Remember when you were a little kid and you would bump your head into the coffee table or skin your knee or something? It would hurt, but you would pretty much be ok if your mom didn't seem too worried. If you hurt yourself and your mom looked at all panicked, well, that was a different story. You probably immediately started crying. When the person who usually tells you that everything is going to be ok doesn't look like everything's ok it can really do a number on you. I mean, not to compare skinned knees with Jesus' crucifixion or anything, but I can't imagine how panicked Jesus' followers must have been when He's getting arrested and tortured and crucified. The One who set others free now a prisoner. That must have been seriously terrifying for them.
Dealing with my dad's dementia was horrible. I hated to see him suffer. I hated what the disease did to him. I hated all of it. What made it worse though, was to see my mom, his wife, suffer along with him. To see someone empathize so vividly and prolifically was both inspiring and heartbreaking.
I thought when my dad died, the anxiety and stress I carried about the situation would die with him. I was wrong. I mean, not totally. I don't worry in the same way like I used to. Every time my phone rings I'm not thinking, "I wonder what has happened with dad this time?" Has he fallen, has he hurt himself? No, those calls don't come anymore. Now I worry in a different way. How does my mom, married to a man for all of her adult life, deal with such a loss? If I'm honest, though, my motivations are more selfish. I don't really worry if she'll be ok. I worry if I'll be ok. Like the kid with the skinned knee and a worried mom.
If mom cries, what in the world am I supposed to do? I'm not really sure at this point. I'll let you know if come up with something. -Chad
They delivered more equipment to my house today...equipment that may be needed if he chokes or can't breathe. Our bedroom looks more like an emergency room or war zone than our bedroom. I attempted to focus as the young man tried to explain the workings of these new added devices to my already overflowing arsenal of helps.
I couldn't help but wonder what this young man was thinking as he methodically went through the steps of these potentially life saving devices. It's not that he was rude in any way but just detached. Of course he was detached, how can you be anything but detached from a situation that does not personally affect you on every level of your life? I didn't resent him...I momentarily wanted to BE him...detached, uninvolved, not moved by the harrowing circumstances that precipitated the need for these devices. I was overwhelmed at the thought of actually having to use these things. I'm not a nurse, I didn't sign up for this life saving course...I want to run, to escape, to have someone come and rescue me!
The reality that a rescuer is not coming is excruciatingly painful and frightening. I HAVE to do this, I can't escape, it's my responsibility, my duty, my call, if you will. I will not give in to the despair that tries to encompass me...I will tackle the issues one at a time.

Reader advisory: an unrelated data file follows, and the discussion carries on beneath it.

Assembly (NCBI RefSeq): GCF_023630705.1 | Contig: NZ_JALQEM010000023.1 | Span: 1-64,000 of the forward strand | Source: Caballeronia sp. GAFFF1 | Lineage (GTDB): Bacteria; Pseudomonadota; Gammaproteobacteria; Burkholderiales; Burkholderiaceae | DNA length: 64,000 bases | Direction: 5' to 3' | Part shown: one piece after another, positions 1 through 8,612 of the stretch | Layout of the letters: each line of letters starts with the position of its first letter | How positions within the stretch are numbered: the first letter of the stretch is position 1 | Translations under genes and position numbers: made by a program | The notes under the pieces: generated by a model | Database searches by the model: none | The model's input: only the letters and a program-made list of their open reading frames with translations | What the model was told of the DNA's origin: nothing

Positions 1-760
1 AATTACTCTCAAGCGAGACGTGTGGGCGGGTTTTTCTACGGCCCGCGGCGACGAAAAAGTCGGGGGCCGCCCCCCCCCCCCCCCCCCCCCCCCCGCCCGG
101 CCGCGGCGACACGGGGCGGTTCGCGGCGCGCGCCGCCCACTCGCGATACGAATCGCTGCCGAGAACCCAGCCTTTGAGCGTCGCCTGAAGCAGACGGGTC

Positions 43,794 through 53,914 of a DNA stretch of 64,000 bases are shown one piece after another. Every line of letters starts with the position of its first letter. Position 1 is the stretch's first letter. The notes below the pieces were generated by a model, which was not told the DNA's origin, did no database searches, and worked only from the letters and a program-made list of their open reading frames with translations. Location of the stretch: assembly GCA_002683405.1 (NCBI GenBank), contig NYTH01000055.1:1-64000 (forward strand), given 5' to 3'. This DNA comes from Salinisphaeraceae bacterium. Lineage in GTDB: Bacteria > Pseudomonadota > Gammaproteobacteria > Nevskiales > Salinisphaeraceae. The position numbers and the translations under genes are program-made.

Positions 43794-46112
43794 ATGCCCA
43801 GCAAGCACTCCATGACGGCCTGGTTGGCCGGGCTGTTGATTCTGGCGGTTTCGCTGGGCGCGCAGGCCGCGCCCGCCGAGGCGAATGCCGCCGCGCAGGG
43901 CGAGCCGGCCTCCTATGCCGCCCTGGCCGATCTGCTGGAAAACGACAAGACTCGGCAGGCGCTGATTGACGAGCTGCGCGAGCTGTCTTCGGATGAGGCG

A new resolve envelops me and I shake off the cobwebs of fatigue and press forward to the next thing that needs to be done. And then quietly and soberly I realize it is not about me but about him; caring for him, giving him a sense of security, letting him know that in his helpless state, I am right by his side.
Our strength is never measured in the calm waters of life but rather in the tumultuous churning of the relentless waves; treading water becomes a temporary lifestyle. The strength to keep our heads above the water is God's gift of provision in the midst of the storm. A #1 song from the late 60's, written by Paul Simon, entitled Bridge Over Troubled Waters, has lyrics that speak comfort to the drowning soul. Simon referred to it as, “a modest gospel hymn." The words, as a reminder:
When you're weary, feeling small
When tears are in your eyes,
I will dry them all
I'm on your side
When times get rough
And friends just can't be found
Like a bridge over troubled water
I will lay me down...
Three take aways:
The friend who can be silent with us in a moment of despair or confusion...that is a friend who cares. -Henry Nouwen
People don't know what to say. It's not their fault. The thing is, sometimes what we think is empathy is actually turning a conversation about someone else back around to us. Remember those people in school who would always one up you? You excitedly tell your friend about how you got to go to a Major League baseball game the previous night only to have your excitement diminished by your friend explaining to you that he has season tickets. Maybe your friend wasn't trying to be a jerk, but it still effectively turned the conversation from being about you to being about him...we've all done it.
The Book of Romans in the Bible says to Rejoice with those who rejoice, weep with those who weep. True love is always outward focused. Let's be honest. Sitting in silence with someone when you hear bad news is awkward, really awkward. We all want to fix each other's problems. It's not just a guy thing. Everyone wants to make whatever it is better. Sometimes you can't. Sometimes you have to sit in the awkward and just be present. I can't say it any better than C.S. Lewis who writes concerning the loss of his wife in A Grief Observed:
Part of every misery is, so to speak, the misery's shadow or reflection: the fact that you don't merely suffer but have to keep on thinking about the fact that you suffer. I not only live each endless day in grief, but live each day thinking about living each day in grief...
Maybe those of us walking through grief are too emotional and high maintenance sometimes. Yeah, that's probably true. Please give us grace. We try to give you grace too. Sit with us in silence. I know you mean well, but your 95 year old great aunt who forgets things is not my dad. -Chad Bozarth